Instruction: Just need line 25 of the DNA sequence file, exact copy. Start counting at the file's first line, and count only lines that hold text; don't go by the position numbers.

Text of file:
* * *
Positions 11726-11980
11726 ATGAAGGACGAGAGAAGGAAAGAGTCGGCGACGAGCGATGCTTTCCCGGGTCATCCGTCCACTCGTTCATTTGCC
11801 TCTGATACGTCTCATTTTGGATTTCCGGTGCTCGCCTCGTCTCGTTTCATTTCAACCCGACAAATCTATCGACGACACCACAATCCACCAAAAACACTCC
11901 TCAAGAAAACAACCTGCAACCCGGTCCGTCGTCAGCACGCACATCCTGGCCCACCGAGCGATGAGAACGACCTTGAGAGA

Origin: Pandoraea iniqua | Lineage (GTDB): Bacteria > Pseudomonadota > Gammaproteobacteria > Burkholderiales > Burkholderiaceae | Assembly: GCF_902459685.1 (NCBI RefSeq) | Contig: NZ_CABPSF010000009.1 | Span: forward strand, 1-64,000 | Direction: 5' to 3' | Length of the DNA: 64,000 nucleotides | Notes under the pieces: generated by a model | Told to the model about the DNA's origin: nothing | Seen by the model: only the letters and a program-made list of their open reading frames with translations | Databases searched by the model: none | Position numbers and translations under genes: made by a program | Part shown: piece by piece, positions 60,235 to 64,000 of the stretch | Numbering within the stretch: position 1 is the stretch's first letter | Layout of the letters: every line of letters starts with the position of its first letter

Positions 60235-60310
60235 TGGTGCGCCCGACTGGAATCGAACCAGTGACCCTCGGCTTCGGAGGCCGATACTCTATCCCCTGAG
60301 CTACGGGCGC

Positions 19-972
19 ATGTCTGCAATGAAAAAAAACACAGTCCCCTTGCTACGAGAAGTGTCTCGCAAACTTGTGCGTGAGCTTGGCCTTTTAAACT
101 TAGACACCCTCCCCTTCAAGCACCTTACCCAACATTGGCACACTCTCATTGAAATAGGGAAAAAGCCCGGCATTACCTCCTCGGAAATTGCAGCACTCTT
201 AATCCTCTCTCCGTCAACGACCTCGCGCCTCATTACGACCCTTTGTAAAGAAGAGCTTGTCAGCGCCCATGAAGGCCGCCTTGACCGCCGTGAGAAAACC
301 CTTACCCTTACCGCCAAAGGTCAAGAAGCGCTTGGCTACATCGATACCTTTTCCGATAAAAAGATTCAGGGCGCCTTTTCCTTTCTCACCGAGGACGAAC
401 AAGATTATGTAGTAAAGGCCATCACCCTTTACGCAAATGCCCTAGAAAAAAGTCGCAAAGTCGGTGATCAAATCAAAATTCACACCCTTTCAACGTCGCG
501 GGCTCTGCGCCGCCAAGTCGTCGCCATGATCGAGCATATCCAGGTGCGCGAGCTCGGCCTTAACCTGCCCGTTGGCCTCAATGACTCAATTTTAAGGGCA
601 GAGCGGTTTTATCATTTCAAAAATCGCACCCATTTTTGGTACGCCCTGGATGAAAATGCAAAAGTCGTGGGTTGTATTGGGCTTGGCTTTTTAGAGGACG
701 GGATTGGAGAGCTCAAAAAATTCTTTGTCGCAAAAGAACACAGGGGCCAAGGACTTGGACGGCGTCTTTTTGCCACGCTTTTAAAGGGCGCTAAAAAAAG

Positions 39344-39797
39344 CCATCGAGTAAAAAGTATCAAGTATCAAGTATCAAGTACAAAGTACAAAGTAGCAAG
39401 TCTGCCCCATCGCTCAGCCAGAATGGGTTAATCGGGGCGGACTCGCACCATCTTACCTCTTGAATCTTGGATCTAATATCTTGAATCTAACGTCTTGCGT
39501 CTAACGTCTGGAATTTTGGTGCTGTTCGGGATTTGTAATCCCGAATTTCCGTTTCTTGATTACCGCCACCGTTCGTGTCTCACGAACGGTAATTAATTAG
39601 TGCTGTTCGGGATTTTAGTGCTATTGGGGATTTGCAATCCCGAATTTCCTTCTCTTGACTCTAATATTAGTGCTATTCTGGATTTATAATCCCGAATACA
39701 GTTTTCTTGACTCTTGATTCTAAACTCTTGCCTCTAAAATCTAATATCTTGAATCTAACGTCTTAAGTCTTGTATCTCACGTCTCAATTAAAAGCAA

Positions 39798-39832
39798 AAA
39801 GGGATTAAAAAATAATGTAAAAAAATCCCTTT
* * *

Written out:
39798 AAA